Server Fault is a question and answer site for system and network administrators. It's 100% free, no registration required.

Sign up
Here's how it works:
  1. Anybody can ask a question
  2. Anybody can answer
  3. The best answers are voted up and rise to the top

So basically, we're currently testing out our new 2012 forest/domain and setup 3 2012 DCs. Everything worked well and we were starting to get ready to go into production state soon. Luckily for us, there was a power outage and after that one DC crashed and Windows refuses to start and we've been trying all kind of things these past days to get it to work with no success. Anyway, that's besides the point but just some background information.

The server that crashed is our "primary" DC, or the DC we setup first and installed the forest/domain on. The other two were joined.

We thought with two backup DCs it wouldn't be a problem if one crashed, but apparently it was a huge problem. The other two DCs now cannot connect to the forest/domain, cannot replicate, cannot do anything. Were these DCs just fetching data from our primary DC all the time and basically serving as load balancers?

It's not a huge problem to redo everything (very annoying though) and since we hadn't yet reached the production state we didn't have backups. Although, the data so to speak is still safe on the disks, it's just Windows that cannot start due to winlogon.exe/csrss.exe problem.

So basically my question is: Why does all DCs fail if our "primary" DC fail?

share|improve this question

The server that crashed is our "primary" DC,

Does not exist, not since - 2003.

We thought with two backup DCs it wouldn't be a problem if one crashed, but apparently it was a huge problem.

Ok, let me guess. YOu installed AD on that, then on another machine, and noone bothered setting up all other DC as GC (GLobal Catalog)? Or you were lazy and only use one computer as DNS in the clients, so they do not see a domain controller now?

Why does all DCs fail if our "primary" DC fail?

They do not. There are 5 "roles" that have one machine only, and all of them are (a) not immediate failure and (b) can be moved / seized at will. I.e. you ay not be able to create new objects after some time if the mchine responsibel for generating obejctID's is gone, but every machine gets not one numer but a pool to use (so the issue is not there immediately) and you can just move it to another machine.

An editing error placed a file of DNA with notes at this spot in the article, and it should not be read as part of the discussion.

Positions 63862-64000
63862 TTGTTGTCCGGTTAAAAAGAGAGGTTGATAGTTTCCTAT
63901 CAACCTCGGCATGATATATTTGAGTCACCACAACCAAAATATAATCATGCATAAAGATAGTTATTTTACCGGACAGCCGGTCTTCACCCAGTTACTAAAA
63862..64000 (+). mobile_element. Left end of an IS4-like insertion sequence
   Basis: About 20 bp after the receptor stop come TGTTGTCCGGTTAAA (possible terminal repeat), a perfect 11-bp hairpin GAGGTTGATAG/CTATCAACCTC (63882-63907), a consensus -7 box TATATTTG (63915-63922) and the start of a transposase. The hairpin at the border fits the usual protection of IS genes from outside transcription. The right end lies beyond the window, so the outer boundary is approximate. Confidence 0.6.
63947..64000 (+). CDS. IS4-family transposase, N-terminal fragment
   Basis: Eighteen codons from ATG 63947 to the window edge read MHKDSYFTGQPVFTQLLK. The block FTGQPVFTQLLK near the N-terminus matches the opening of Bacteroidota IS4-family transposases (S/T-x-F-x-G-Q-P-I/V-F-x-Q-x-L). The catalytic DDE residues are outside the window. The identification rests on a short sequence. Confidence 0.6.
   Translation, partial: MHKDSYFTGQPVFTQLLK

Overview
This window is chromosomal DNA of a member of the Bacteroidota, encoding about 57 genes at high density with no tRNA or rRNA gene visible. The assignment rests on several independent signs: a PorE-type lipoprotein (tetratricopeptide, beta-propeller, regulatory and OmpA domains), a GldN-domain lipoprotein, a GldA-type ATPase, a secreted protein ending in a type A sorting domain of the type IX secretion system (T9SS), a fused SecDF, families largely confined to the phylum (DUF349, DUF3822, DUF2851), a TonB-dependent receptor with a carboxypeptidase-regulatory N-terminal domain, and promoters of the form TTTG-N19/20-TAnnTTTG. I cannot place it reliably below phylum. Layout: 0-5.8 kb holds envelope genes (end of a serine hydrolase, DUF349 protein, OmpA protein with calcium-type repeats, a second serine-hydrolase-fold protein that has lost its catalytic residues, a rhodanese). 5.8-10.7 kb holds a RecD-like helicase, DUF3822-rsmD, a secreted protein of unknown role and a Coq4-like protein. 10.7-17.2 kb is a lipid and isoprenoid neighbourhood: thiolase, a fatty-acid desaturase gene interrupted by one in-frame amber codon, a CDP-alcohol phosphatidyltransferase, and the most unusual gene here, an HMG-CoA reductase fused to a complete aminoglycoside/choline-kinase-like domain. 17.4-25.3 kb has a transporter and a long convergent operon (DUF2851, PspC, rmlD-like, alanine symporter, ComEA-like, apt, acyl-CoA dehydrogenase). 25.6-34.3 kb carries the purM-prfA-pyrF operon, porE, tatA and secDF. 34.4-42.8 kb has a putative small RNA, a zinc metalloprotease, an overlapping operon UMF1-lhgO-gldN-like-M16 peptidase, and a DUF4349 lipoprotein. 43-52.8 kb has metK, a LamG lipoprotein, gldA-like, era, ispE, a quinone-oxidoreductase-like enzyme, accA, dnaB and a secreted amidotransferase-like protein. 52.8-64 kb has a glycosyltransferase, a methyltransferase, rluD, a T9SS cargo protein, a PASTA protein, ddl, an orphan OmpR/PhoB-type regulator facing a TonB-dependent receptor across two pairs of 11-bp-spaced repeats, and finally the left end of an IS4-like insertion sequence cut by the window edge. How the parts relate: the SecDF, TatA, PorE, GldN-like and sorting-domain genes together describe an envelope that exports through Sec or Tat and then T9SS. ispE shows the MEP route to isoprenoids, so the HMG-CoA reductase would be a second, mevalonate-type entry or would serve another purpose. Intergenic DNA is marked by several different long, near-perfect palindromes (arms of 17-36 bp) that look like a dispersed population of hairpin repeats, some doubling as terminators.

There is one "PDC Emuator" for stuff like time sync and emulation of old pre kerberos / AD style PDC, but that is just an emulator and the role can be used.

Ther are 2 types of domain controllers though - regular and Global Catalog. Only the later have all the data. YOu can just make a machine a GC (and remove it) - it is just a little marker. But it is not set per default.

So, if you isntall AD, then another 2 controllers, you still have only on GC - and there you go.You just lost your security, at least potentially.

Then there is the issue with DNS - did you configure the client machines (and servers) properly to use multiple AD instances as DNS?

Btw., that goes back to Windows Server 2003.

I would suggest running diagnose on another domain controller.

share|improve this answer
The thing is, the other two should've been setup as GCs as well. At least, if you can trust what Microsoft said during the promotion process. The checkbox for "Global Catalogue" was definitely checked when we promoted the servers -- I think it's even set ticked as default. We have DNS setup properly, I think. We cannot get it to work in any way. The AD refuses to show anything and just says failed to find any forest/domain. – P Soderstrom Jan 17 '13 at 9:32
Check DNS then. THis smells like a DNS issue. – TomTom Jan 17 '13 at 9:37
Have to agree with this answer. Based on the question it seems like a lot of assumptions are being made. – BinaryMisfit Jan 17 '13 at 10:32

Your Answer


By posting your answer, you agree to the privacy policy and terms of service.

Not the answer you're looking for? Browse other questions tagged or ask your own question.